We had quite a crowd for the April Kokomo support group. With this great turnout, I asked myself, “What makes a meeting worth attending?” When it comes to this group, I think I know the answer—the people. First off, the group couldn’t ask for better leaders. Laura and Woody Duncan care about people, something that is evident if you spend just a few minutes with them. They truly represent the concept of “paying it forward” when it comes to learning from personal experiences and helping others. The attendees were also kind and cohesive. It was clear that many felt connected to each other. If you are new to the group, I encourage you to keep coming and seek out those connections. Thanks to Laura and Woody for all you have done and continue to do for St.Vincent patients. And thanks to all of those who attended the meeting and participated in our discussion.
If you missed the meeting, here's my recap:
Fear is a normal part of weight loss surgery
Before surgery, patients fear complications and failure. After surgery the fear of weight regain and failure often persists.
It is possible to let go of fear
Letting go of fear is sometimes scary. That sounds odd, huh? But it’s true. We’re often afraid to let go of fear because if we do we might become lackadaisical, overconfident, or lose sight of our goals. But think about it. Is a nervous, fearful driver a good driver? Absolutely not. It’s also true that a distracted, careless or overconfident driver is dangerous on the roads. Likewise, the secret to doing well after bariatric surgery is to be mindful and conscientious, not scared. You can let go of fear by being prepared, developing daily disciplines, and surrounding yourself with people that hold you accountable and encourage you. If you have the tools, a plan to use them, and people around who will help, there is no need to fear.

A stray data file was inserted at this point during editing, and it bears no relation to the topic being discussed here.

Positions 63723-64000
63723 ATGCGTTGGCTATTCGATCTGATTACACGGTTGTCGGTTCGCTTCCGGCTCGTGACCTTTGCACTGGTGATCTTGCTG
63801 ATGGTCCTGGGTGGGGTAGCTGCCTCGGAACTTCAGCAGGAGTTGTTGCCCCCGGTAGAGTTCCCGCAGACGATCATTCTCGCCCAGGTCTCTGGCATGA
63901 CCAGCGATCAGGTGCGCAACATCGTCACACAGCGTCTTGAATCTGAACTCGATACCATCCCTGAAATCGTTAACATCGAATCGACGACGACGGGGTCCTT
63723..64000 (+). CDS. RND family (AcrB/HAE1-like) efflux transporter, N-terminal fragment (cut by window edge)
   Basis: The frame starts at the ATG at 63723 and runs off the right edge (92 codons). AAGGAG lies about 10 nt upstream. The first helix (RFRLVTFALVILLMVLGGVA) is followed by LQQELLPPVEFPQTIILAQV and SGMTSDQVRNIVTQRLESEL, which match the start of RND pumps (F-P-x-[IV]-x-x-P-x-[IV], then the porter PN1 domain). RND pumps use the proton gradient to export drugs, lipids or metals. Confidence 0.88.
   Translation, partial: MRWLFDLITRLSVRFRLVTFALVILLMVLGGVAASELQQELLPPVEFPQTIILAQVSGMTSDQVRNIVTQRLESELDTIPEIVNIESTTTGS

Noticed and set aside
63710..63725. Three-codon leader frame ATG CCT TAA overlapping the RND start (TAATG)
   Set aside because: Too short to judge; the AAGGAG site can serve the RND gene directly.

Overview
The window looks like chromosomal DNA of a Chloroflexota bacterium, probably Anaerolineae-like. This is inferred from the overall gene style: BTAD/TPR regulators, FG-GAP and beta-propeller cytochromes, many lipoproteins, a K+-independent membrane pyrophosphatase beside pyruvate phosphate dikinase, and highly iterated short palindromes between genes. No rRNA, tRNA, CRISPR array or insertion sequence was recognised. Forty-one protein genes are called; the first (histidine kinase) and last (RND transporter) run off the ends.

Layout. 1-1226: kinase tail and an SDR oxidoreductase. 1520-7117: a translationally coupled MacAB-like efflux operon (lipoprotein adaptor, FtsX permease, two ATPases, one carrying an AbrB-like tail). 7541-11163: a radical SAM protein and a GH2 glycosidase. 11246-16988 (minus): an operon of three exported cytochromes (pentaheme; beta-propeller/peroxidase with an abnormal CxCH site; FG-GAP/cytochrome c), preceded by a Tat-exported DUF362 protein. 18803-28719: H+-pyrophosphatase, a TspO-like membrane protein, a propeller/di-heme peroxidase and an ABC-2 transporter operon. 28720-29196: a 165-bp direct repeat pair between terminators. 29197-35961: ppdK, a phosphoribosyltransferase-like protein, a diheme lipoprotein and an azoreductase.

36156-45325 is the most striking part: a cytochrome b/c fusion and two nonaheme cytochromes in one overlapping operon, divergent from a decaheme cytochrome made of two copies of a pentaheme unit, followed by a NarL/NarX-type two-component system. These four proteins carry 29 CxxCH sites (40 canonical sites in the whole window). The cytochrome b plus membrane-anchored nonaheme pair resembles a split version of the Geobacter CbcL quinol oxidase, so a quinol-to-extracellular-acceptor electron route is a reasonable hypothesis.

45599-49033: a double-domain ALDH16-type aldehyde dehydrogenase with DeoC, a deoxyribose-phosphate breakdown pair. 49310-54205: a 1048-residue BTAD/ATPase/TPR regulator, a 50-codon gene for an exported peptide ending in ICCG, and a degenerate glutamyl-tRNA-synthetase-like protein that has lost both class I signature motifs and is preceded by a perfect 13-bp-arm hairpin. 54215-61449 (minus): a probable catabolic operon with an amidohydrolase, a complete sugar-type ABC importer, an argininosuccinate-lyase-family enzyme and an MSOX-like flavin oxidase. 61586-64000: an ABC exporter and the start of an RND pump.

We need a community
The longer I am in this field the more I appreciate our need for support. Doing something as difficult as weight management is almost impossible without the help of others. This group reminded me that going solo makes the weight loss journey difficult and sometimes lonely. Working alongside others helps us laugh more often, makes the tears dry faster, and allows us to sometimes walk a path previously paved by others.
You decide if it’s worth it
One person who was on the fence about having surgery attended group. I loved her honesty--she told everyone she wasn’t ready for surgery yet. Several group members eloquently communicated that we shouldn't have to be "convinced" that surgery is right for us. Others can inform us of the potential benefits, but in the end it’s a commitment that each person needs to make. You decide if it’s worth it. Don’t be strong armed by physicians, family members or anyone else.
Developing new habits is sometimes easier than we think
Lastly, a soft-spoken man, who has overcome a major life hardship, informed me that sometimes new habits are easier than we think. For people who have battled their weight for many years, confidence can be quite low. However, bariatric surgery is a powerful tool. If you consistently “work the program” habits are formed. Once we form good habits some behaviors become somewhat automatic. Be patient. Stay persistent.